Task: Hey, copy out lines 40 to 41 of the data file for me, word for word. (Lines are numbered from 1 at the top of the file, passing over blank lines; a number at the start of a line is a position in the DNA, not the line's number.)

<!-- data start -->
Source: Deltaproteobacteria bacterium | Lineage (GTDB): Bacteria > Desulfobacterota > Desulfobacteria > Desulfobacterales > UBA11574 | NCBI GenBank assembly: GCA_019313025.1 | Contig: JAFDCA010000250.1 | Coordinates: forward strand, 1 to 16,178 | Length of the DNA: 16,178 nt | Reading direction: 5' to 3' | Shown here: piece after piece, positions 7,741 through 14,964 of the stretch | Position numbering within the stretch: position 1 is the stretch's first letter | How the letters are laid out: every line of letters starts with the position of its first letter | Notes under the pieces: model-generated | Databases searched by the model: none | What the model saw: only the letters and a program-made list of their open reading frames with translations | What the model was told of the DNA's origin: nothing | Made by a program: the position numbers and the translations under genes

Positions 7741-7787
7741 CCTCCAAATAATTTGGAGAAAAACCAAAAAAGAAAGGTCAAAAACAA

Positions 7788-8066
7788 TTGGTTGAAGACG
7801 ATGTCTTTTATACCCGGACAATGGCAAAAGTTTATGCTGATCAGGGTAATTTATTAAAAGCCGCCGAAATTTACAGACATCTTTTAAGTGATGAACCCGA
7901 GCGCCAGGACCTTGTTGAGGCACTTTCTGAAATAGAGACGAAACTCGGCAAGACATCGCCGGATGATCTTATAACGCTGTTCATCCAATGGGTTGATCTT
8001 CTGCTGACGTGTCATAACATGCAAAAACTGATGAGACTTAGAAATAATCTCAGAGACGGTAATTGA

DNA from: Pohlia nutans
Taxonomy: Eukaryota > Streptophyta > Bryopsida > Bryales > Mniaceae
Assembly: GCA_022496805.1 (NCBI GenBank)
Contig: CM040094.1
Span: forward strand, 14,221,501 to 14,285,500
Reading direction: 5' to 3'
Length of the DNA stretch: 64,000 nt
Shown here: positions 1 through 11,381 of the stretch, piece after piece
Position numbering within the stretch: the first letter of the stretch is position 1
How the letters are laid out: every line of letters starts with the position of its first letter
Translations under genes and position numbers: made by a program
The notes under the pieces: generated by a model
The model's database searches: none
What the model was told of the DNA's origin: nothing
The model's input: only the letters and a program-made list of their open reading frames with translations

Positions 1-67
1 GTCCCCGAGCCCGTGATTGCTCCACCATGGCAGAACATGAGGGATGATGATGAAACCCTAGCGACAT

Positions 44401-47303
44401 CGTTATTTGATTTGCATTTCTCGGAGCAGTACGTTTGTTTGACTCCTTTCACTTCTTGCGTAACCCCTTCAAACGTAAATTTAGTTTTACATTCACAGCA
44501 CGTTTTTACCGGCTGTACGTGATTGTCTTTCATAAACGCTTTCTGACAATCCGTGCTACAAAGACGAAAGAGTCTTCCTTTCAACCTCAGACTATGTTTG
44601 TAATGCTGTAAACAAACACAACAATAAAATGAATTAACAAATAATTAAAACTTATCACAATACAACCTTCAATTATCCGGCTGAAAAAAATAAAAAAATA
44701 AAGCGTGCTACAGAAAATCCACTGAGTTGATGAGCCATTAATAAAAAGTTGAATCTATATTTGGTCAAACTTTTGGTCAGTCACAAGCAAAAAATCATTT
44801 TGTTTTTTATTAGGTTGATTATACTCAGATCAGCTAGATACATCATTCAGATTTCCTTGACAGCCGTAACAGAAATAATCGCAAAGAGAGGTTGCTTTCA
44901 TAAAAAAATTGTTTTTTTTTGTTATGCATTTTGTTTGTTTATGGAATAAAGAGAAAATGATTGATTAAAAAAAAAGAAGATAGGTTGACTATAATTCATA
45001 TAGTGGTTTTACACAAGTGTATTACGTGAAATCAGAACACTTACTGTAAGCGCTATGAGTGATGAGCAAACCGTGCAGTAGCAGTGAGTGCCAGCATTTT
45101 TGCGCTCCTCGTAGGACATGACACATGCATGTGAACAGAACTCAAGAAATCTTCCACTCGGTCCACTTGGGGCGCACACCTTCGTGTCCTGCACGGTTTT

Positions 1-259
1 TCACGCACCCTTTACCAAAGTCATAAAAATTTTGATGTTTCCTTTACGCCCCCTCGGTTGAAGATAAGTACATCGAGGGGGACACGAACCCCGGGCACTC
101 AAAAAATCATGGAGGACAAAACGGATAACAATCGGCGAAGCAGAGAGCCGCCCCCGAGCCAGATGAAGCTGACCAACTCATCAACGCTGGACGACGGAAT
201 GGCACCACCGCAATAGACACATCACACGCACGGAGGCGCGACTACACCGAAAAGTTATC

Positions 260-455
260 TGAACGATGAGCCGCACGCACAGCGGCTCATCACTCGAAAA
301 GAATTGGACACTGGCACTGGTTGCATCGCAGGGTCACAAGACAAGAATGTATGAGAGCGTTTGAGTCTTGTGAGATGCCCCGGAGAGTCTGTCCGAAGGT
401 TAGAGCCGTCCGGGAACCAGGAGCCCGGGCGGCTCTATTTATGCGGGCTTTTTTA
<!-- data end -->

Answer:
260 TGAACGATGAGCCGCACGCACAGCGGCTCATCACTCGAAAA
301 GAATTGGACACTGGCACTGGTTGCATCGCAGGGTCACAAGACAAGAATGTATGAGAGCGTTTGAGTCTTGTGAGATGCCCCGGAGAGTCTGTCCGAAGGT